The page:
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Re: Minimum size for /home?

postid wrote:
I'm setting up a laptop for triple boot: WinXP; Debian Lenny with KDE
and lots of bells and whistles; Debian Lenny with Fluxbox and just the
essentials. I may swap one of those three for a different distro later.
Here's the planned layout:

hda1 -------- WinXP
hda2 -------- / for first distro
hda3 -------- / for second distro
hda4 -------- extended
  hda5 -------- /home for first distro
  hda6 -------- /home for second distro
  hda7 -------- shared data partition
  hda8 -------- swap

All data will be stored in the shared data partition, except for what's
in the dot files (e-mail, etc.) in the /home partitions. (I'm not using
a shared /home partition since I want to avoid config conflicts.) I have
limited hard-drive space.

Here are the questions:

-- How small can I make the /home partitions?

What length was that piece of string you wanted?

-- With data being stored in its own partition, what are the limiting
factors for /home partition size? I suspect it's e-mail attachments that could bloat /home the quickest.

Only you can know that. But presumably you can offload most attachments to an external drive fairly quickly.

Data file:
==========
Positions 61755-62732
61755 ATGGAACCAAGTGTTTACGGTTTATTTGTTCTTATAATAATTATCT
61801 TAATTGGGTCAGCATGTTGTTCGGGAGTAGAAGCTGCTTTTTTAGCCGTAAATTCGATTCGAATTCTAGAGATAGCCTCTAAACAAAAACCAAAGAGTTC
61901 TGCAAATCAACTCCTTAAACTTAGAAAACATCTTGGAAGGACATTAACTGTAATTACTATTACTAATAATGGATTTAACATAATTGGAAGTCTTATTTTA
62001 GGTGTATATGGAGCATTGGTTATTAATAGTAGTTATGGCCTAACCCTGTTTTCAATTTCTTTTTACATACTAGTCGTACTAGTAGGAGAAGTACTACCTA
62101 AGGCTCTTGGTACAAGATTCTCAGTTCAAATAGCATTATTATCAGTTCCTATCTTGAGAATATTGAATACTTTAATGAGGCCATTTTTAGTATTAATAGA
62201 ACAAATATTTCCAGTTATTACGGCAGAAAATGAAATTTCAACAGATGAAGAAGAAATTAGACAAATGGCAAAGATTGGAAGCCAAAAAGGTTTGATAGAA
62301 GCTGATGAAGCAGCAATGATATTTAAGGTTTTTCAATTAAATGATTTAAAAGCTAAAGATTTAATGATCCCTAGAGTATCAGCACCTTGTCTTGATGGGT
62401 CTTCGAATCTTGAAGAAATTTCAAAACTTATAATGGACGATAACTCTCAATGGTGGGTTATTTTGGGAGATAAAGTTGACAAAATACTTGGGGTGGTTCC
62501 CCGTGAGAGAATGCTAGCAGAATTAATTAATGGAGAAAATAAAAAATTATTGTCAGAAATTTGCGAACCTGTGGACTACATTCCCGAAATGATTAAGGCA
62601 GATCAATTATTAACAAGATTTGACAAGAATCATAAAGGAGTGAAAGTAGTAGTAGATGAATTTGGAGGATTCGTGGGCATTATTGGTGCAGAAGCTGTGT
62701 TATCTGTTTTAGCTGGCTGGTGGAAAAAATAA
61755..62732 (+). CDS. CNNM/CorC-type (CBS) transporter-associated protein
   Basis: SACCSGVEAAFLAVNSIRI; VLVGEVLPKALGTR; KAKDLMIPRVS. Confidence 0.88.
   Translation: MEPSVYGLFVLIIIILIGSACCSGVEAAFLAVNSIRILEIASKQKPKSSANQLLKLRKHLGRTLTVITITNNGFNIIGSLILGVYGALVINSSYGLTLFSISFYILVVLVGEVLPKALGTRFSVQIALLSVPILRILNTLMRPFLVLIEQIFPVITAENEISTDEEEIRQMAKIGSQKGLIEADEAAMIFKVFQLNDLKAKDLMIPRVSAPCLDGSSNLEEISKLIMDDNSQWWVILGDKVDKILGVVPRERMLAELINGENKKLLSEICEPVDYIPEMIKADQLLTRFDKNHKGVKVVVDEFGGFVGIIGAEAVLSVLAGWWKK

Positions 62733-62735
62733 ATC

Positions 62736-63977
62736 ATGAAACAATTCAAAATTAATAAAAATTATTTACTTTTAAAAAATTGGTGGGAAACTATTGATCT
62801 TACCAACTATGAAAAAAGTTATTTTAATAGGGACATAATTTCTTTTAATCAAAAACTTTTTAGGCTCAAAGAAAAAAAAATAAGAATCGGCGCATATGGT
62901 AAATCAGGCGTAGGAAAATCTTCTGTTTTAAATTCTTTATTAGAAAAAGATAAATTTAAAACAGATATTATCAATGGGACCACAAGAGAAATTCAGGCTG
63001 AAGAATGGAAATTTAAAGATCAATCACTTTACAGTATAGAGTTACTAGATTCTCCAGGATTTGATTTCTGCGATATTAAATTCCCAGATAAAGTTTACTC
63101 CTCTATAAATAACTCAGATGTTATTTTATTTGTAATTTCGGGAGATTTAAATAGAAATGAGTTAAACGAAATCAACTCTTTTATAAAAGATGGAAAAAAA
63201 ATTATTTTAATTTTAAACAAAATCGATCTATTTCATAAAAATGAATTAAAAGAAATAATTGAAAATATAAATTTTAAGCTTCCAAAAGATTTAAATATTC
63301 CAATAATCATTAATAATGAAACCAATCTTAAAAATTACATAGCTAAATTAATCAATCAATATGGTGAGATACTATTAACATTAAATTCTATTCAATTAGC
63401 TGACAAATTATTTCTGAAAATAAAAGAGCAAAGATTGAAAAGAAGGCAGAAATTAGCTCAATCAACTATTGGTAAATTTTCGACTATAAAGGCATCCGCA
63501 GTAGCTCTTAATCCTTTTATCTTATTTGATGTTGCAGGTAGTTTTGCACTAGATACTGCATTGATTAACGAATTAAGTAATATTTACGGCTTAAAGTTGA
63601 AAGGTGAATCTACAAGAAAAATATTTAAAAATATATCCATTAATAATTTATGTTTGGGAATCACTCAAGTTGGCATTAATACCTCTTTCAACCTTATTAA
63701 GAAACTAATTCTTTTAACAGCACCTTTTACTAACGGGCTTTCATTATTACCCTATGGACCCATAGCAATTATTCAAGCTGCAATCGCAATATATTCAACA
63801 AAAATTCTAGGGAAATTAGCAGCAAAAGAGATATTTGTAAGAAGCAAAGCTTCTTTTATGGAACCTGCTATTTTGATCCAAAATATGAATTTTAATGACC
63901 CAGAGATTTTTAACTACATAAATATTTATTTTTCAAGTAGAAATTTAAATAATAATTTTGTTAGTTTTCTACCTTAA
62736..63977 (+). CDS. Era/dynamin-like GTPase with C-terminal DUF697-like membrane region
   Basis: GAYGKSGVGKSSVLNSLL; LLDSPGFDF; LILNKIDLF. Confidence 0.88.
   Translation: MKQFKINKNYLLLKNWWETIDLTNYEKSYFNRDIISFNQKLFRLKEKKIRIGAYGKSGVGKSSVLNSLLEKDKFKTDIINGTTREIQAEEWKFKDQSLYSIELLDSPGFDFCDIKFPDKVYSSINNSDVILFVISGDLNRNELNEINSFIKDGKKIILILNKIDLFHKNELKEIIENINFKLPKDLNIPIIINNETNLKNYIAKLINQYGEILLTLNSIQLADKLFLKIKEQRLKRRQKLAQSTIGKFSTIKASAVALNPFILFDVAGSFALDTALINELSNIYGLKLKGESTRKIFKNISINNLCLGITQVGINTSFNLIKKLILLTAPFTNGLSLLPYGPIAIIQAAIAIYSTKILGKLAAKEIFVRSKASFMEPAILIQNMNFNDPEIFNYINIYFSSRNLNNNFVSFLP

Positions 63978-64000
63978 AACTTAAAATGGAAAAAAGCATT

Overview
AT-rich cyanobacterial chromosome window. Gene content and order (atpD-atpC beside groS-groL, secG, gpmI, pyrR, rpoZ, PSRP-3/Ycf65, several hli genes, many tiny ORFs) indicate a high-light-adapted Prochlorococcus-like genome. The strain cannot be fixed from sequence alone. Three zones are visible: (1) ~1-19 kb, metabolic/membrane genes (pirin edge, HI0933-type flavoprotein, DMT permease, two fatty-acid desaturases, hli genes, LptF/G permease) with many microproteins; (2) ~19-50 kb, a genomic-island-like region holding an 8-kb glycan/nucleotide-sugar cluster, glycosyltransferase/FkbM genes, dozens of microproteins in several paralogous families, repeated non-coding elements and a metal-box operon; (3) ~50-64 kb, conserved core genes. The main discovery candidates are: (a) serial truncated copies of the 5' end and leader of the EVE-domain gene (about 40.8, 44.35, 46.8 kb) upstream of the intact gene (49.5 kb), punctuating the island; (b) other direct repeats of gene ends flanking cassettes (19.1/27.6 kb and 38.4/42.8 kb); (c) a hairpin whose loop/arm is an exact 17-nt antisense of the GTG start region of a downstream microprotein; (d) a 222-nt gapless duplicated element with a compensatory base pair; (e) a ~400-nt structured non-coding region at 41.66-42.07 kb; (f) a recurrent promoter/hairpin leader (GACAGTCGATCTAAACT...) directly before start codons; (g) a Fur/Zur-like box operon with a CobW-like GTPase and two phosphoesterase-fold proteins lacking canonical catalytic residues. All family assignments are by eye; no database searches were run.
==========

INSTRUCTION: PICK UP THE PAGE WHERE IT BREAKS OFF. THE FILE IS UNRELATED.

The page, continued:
On the other hand, I could just let /home be a part of / for each distro (as below) and back up the dot files regularly.

hda1 -------- WinXP
hda2 -------- / for first distro
hda3 -------- / for second distro
hda4 -------- extended
  hda5 -------- shared data partition
  hda6 -------- swap

The usual reason for wanting a separate /home is to minimise work if you reinstall an OS. Again, only you know...

You don't need primary partitions for anything but Windows, and technically only for the three or four boot files in Windows. If you place the /homes immediately following the distros, and make the earlier distro the one you're likely to want to keep, then you have the best flexibility in resizing if/when you change distros. With the first distro offline, you can pull off the first /home and resize the partition before replacing the data. You can proportion the new second / and /home as you wish, with more experience now.

You could also used a small shared extN boot partition and use LVM for the others (apart from Windows, of course) and resize whenever you wish. It's still not trivial, but it's possible without rebuilding the partition table. With Linux, also, you can pull everything off, resize the partitions (within reason!), rewrite the partition table and put it all back, and have a reasonable expectation that it will work. Don't even think about that with Windows.


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